What Happened During the Insurrection at the US Capitol and Why?

Last Updated: January 11, 2021.

For additional resources on our response to the events of January 6, 2021, read Responding to the Insurrection at the US Capitol.


Following events like the attack on the US Capitol on January 6, 2021, social media and 24-hour news networks can overwhelm us with information, often presented out of context and sometimes simply untrue. Simultaneously, political and media narratives quickly emerge that offer oversimplified and misleading explanations for what happened. In this environment, understanding exactly what happened and why requires careful reading, rigorous thinking, and an appreciation for the complex array of causes at work in history and current events.

Several days after the Capitol insurrection, students need support in piecing together the story, separating facts from misinformation, and considering the short and long-term causes of this historical event. This Teaching Idea guides students to resist oversimplified explanations by using an iceberg diagram to synthesize what happened and outline multiple causes. It includes excerpts from texts that explore the ways in which inflammatory language, disinformation, and white supremacy were contributing causes of the insurrection. We encourage teachers and students to ground their discussions in verified, corroborated information and to consider the role played by factors beyond those documented here. As information continues to emerge, we encourage you to continue to add to and amend the iceberg diagrams you create with your class. 

If your students have not had the opportunity for initial processing and reflection on the insurrection, we recommend you start with our Teaching Idea Responding to the Insurrection at the US Capitol. In future Teaching Ideas, we will help students consider how to assess responsibility for the attack on the Capitol, as well as how to hold those responsible accountable in a manner that best allows the country to move forward.

Note: While the activities below are described for in-person learning, we have included suggestions for adapting these activities for remote learning.

  1. What Happened at the Capitol on January 6, 2021?

    Introduce the concept behind the Iceberg Diagrams teaching strategy to your students. Explain that politicians and the media can have a tendency to oversimplify historic events like the insurrection that took place at the US Capitol. Iceberg diagrams help students uncover the multiple causes of a complex event like this.

    Assign your students to small groups. Ask each group to draw an iceberg diagram on a blank sheet of paper (or distribute a copy of the Iceberg Diagram handout to each group). Next to the tip of the iceberg, students should write the question:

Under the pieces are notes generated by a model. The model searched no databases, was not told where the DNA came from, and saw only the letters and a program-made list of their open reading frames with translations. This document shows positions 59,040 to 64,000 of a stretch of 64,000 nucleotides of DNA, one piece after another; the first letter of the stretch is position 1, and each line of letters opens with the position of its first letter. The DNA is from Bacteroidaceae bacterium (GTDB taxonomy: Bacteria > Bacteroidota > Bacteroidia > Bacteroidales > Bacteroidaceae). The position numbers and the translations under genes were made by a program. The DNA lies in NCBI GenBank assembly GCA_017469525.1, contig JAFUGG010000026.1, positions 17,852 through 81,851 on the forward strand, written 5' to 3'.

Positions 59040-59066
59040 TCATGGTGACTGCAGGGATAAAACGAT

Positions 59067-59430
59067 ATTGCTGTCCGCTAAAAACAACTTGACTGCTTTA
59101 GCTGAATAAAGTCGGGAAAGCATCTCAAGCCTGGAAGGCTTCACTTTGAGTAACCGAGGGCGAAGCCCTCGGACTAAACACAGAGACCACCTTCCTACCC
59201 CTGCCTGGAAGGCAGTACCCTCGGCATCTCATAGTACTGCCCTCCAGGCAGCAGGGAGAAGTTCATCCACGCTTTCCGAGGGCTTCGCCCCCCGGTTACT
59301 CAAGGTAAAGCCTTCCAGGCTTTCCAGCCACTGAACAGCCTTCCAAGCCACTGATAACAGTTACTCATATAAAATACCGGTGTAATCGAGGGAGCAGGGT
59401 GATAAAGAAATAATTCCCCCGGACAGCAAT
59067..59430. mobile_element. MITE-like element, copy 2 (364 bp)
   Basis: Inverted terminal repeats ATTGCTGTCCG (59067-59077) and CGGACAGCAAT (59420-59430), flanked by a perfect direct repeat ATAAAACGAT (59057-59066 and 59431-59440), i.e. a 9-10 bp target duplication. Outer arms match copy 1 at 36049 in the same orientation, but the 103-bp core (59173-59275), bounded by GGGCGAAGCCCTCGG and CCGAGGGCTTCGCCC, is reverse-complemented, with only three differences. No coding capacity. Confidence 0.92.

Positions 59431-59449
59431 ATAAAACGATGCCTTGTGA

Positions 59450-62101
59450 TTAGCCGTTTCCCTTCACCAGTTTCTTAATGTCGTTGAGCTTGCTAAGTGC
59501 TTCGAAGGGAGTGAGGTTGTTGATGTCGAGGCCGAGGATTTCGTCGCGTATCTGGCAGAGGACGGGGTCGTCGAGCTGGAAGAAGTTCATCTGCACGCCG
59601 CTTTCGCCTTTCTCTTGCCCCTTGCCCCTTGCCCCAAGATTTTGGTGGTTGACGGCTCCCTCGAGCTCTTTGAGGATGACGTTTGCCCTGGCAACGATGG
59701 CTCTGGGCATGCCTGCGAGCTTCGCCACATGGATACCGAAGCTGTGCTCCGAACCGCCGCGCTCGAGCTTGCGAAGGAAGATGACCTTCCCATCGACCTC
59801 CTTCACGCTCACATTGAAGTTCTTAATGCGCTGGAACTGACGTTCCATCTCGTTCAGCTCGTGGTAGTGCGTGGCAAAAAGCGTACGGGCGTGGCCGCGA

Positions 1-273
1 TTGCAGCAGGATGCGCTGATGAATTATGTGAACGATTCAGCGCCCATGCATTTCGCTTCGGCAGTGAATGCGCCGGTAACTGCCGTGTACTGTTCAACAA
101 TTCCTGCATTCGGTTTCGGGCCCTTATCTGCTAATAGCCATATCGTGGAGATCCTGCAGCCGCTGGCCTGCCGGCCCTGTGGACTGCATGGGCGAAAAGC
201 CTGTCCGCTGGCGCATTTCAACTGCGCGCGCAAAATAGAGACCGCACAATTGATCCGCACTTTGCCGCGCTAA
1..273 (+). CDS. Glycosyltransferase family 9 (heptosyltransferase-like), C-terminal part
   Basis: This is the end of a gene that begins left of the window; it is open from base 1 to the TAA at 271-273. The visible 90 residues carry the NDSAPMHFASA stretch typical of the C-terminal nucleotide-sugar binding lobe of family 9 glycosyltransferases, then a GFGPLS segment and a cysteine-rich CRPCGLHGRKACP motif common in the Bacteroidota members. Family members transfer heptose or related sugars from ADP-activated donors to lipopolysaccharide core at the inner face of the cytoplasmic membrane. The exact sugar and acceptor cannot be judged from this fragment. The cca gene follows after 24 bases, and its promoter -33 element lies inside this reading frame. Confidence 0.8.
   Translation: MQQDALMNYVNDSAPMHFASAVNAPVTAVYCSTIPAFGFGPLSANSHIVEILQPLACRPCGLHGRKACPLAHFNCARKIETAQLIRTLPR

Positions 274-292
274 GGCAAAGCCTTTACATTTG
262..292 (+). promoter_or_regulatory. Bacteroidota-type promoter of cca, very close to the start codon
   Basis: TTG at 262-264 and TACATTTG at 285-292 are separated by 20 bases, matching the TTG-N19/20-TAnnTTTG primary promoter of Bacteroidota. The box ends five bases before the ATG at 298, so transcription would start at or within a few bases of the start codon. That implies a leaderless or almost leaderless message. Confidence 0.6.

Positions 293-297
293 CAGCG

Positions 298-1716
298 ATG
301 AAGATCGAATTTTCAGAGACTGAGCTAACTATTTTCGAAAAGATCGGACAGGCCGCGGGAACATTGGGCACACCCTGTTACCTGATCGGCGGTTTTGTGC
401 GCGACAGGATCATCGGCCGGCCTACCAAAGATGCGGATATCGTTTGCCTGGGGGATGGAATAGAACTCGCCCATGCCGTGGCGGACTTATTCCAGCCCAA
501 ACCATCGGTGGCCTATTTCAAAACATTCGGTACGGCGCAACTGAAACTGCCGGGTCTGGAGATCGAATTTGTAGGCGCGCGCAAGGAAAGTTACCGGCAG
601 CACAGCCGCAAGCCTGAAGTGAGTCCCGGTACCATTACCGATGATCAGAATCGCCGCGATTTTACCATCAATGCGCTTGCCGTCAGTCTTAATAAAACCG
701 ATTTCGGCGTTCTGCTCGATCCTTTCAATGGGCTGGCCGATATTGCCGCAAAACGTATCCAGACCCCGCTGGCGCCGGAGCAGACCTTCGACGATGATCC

What happened at the US Capitol on January 6, 2021?

    Then, ask your students to brainstorm answers to the question and write them next to the tip of the iceberg. Explain that they should make a note of the source of each piece of information and avoid writing anything that comes from an unreliable source.

    Note: Depending on students’ background knowledge about the insurrection, you may wish to share one or more of the following resources with them:

    Next, draw an iceberg diagram on the board or a large piece of paper. After students have finished brainstorming in their small groups, ask each group to share one piece of information that they wrote next to the tip of their iceberg diagram. Record the information students share on the large iceberg diagram. Answer any questions students have about what happened during the insurrection.

    Remote Learning Note: Before teaching this activity, make a copy of the Iceberg Diagram handout to share with your class. During a synchronous session with your students, explain the concept behind the Iceberg Diagrams teaching strategy. Ask each student to draw their own iceberg diagram (or share a copy of the Iceberg Diagram handout with them, which is available in Google Doc and PDF format). Then, assign your students to work in small groups in virtual breakout rooms to brainstorm ideas to write down next to the tip of their icebergs. Bring students back to the main session and ask one member of each group to write one piece of information next to the tip of the iceberg diagram you shared with the class.

  2. What Were the Causes of the Insurrection at the US Capitol?

    In this activity, students brainstorm ideas for the lower portion of their iceberg diagrams and use the Big Paper teaching strategy to read, annotate, and reflect on a selection of sources that explore various causes underlying the insurrection. You can use the sources listed at the end of this activity or others of your choice.